The ballad of a genuine Aussie charmer
My brother hates Braveheart –a movie he was loving for more than 170 minutes before you know what happens to William Wallace. Some folk just can’t handle the hero dying at the end, regardless of whether history or the story demands it. I’m the same when it comes to animals on screen.
Human characters can be scalped, woodchipped, eaten and set on fire before my eyes. I may flinch, I may cringe, but I won’t really mind.
But if a movie has, say, a wolf or a bear as pet or a sidekick, and it gets killed – the bad mood can last for weeks. The crux of all this is I have an unwritten rule never to review animal movies. Objectivity goes out the window.
As fond as I am of White Fang, had it ended with a dead wolfdog, I would have hated it.
Bugger me then that last week Red Dog appeared to have the cinema release schedule all to itself. Bugger me again that the film opens in a Western Australia pub in 1979 with its titular hero lying on the floor, dying.
Thankfully, and mercifully, the majority of the next 90 minutes offer more feel good moments than a dozen underdog sports movies.
Red Dog was a Kelpie/cattle cross who famously travelled Western Australia’s Pilbara region throughout the 1970s, a dog owned by everybody and nobody.
He did what he liked, when he wanted. Townships adopted him as a kind of rural mascot, he was given a bank account and made a member of the Dampier Salts Sport and Social Club and the Transport Union.
The pooch’s legend inspired Louis de Bernieres’ novel Red Dog, upon which this film is based. There is a fair amount of dramatic licence – the feud with Red Cat? Red Dog’s trip to Japan? – but it does fit nicely inside a ‘‘tall tales at the pub’’ narrative structure.
Thomas, (Luke Ford) a trucker who has stopped off in the red dirt iron mining town of Dampier, sits at a bar hearing of the antics Red Dog got away with and the hearts he touched from salt-of-the-earth punters.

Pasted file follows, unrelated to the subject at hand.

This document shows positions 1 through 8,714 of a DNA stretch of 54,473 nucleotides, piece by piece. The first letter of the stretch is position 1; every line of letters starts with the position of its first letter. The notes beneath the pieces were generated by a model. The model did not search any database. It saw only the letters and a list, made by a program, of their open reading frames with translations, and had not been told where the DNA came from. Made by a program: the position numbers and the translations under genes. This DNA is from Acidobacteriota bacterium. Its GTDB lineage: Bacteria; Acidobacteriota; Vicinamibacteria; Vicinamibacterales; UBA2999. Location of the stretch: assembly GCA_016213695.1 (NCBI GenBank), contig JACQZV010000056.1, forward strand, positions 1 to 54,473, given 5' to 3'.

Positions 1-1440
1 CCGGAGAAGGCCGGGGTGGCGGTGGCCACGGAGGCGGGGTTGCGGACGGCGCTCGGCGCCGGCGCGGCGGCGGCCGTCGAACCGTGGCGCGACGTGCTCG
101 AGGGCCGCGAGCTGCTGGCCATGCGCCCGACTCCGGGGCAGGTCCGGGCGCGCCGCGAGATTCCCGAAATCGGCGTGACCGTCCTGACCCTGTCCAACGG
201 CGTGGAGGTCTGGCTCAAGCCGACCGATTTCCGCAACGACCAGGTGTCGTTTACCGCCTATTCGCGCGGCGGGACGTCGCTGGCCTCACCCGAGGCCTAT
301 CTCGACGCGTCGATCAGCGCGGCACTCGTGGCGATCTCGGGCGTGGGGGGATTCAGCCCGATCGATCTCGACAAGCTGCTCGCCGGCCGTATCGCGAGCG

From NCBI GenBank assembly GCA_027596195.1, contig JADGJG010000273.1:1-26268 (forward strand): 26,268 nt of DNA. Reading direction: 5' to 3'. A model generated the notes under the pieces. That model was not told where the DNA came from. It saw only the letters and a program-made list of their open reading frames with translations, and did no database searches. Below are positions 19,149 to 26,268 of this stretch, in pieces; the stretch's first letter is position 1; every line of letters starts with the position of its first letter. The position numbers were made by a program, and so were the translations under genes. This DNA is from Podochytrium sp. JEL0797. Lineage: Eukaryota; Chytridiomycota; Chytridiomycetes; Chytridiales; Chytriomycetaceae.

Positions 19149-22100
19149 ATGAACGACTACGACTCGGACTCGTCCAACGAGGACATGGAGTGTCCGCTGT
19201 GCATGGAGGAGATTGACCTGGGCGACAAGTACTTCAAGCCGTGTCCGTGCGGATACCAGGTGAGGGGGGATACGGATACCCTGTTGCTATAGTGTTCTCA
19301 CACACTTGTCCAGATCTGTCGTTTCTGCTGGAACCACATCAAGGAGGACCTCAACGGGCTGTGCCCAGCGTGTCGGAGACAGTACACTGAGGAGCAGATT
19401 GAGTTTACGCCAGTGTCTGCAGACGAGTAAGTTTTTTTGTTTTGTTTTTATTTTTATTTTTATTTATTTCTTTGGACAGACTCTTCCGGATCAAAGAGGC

This is back in the day when thirsty men simply asked for a beer, not their preferred label of pilsner or low carb lager, and Stubbies were a pair of shorts that left nothing to the imagination – particularly on the loveable bully Peeto (John Batchelor).
More than a movie about a remarkable dog, Red Dog is a nostalgic, unashamedly rose-tinted look back at rural Western Australia in the 1970, when red-blooded men from across the globe came in search of adventure, fortune and a cold beer amid the burgeoning mining industry.
Indeed, a lot of the bar scenes could be mistaken for Fosters commercials, but the characters are charmers and the picture’s commitment to two quintessential Australian virtues – freedom and mateship – never waver.
The anthropomorphism is relatively restrained by today’s standards – Red Dog doesn’t talk or drive a car – but it is present in the dog’s motivations and larrikin streak.
Of course, one gripe remains. If a movie can make mining for ore look like a fun old time, why can’t it make a loveable pooch overcome strychnine poisoning?
Mates: Red Dog spends some quality time with his one true master, John Grant, a free-spirited American played by Josh Lucas.
Starring Koko, Josh Lucas, Rachel Taylor, Noah Taylor, Luke Ford, Rohan Nichol, John Batchelor. Screenplay by Louis de Bernieres, Daniel Taplitz, directed by Kriv Stenders. 92 minutes, rated PG (coarse language). Showing at Reading Cinemas Porirua, Light House Pauatahanui.